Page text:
Hot spots like Bili and Ljubljana are some of the hotspots of violence in the Balkans.
Here’s how you can help to stop it from escalating.
article By BRIAN WILSON/AFP/GettyImagesFor much of the Balkans, the cold weather and heavy rains have created a climate of insecurity.
And so, a new trend of violence has emerged.
Croatia’s violence has been escalating since the spring of 2016, with the government blaming the country’s new rulers for instigating the violence.
The country has also been hit hard by a series of natural disasters.
In the latest violence, a bus driver was killed when a truck bomb exploded on a bridge in the countrys capital, Zagreb, and the authorities said they have detained 14 suspects in connection with the crime.
The police say that there are now more than 2,000 suspected gang members operating in the region, according to the BBC.
Croats say the new government, led by a nationalist, Miloš Zeman, is to blame for the violence, but many argue that the country is still a victim of its own success.
“It’s been years of the same government.
It’s very difficult to blame it all on the current government,” said Ljica Bili, a young woman who works at a school in the Serbian town of Bratina.
Bili said that when she started working at the school two years ago, there was no problem with harassment or violence.
“I was not worried about any of that.
We just had to accept it as it is.”
The violence has come with some new challenges.
Last week, Zeman announced that the government would introduce a national ID card that would allow the government to identify individuals without their name and address.
The government also plans to introduce a law allowing the government, police and military to carry out searches without a warrant.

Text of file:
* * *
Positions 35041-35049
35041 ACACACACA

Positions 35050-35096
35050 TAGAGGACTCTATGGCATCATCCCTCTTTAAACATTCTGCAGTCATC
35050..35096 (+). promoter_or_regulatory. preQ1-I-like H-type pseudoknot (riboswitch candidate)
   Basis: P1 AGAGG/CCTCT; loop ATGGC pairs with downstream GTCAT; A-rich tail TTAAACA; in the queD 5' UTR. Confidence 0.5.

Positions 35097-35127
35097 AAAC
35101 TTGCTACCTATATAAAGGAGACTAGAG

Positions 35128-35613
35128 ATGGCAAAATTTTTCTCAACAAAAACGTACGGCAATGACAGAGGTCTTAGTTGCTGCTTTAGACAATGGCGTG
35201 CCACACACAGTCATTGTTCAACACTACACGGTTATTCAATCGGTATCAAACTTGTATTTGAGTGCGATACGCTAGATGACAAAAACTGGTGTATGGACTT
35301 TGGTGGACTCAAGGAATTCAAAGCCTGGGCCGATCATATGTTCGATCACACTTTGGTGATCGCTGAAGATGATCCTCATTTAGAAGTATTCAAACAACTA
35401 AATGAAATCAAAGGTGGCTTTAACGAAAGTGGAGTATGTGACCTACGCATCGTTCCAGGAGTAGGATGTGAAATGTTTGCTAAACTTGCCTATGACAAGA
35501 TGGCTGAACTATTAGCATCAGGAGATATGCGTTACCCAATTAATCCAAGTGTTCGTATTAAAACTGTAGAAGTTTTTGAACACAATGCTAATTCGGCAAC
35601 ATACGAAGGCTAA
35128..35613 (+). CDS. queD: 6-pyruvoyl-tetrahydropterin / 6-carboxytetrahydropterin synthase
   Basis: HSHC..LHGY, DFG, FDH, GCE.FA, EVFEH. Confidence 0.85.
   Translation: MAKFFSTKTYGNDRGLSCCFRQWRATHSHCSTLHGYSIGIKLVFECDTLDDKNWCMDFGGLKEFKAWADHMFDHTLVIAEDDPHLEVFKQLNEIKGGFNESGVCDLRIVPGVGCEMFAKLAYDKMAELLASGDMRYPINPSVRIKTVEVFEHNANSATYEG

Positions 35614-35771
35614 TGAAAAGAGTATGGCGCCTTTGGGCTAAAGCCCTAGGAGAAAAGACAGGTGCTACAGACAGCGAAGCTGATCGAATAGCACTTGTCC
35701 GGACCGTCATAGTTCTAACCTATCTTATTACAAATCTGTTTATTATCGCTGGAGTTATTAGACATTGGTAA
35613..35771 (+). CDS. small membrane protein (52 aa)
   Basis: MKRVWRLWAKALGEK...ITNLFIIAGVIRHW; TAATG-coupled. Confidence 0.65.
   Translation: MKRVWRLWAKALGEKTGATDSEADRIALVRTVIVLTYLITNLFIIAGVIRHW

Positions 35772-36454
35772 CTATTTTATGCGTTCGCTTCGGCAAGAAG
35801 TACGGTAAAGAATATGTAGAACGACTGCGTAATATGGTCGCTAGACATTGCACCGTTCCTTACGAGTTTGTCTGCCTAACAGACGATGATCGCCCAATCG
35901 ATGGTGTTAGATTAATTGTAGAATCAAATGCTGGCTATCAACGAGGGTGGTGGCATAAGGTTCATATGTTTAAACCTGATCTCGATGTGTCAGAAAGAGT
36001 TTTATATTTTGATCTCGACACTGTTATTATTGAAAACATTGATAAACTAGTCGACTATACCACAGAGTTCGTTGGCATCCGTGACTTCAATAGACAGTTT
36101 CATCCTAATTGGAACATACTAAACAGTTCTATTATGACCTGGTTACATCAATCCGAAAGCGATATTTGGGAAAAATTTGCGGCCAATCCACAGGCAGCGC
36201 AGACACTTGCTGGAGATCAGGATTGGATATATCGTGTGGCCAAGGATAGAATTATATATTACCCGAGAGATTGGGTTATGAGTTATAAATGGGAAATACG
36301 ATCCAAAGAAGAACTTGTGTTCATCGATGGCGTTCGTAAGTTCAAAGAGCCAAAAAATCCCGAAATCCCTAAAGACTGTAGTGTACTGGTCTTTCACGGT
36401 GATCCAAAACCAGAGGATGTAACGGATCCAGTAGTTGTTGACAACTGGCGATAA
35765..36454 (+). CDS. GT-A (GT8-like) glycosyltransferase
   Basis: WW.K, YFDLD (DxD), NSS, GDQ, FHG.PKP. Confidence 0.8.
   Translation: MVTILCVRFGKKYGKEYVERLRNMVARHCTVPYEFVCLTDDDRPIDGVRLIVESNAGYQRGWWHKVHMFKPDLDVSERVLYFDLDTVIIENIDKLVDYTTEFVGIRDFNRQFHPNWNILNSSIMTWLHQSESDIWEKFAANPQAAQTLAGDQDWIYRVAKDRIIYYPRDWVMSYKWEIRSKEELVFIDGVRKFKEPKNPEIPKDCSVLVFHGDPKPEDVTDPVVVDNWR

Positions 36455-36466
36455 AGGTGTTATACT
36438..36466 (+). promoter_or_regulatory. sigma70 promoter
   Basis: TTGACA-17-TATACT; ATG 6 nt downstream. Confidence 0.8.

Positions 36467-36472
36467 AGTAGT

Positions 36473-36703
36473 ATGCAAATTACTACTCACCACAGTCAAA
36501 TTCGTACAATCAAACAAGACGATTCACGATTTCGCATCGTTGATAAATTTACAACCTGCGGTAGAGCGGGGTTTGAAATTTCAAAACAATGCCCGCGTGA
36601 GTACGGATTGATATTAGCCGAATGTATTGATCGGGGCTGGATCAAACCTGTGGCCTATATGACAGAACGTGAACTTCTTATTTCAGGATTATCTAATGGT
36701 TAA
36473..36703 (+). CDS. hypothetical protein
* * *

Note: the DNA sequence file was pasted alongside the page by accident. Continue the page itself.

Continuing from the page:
“There are new rules for how you have to register,” said Zeman.
“The new ID card is not enough to get the job done.
You have to get your own ID.
We have to go on and develop new ID cards, not just the ID card of the current one.”
However, while the new ID bill has been introduced, Zamać has insisted that the law will not affect the security forces and police.
“I am against all forms of violence, and we are ready to deal with all forms,” Zamačes spokesman told the BBC on Friday.
“This law is not about stopping the violence but about protecting the people and respecting their rights.
I am against violence.”
Bili said she did not think the new legislation would make the police much safer.
“This is not a law that can help police because the people are still here, and they can still do things,” she said.
“If you are not going to be a victim and a perpetrator, you have no right to do this.”
“There is a huge fear of a new generation of youth,” she added.
“We are the young generation that has grown up under Zeman’s rule.
We are not old, but we are not as strong as they are.”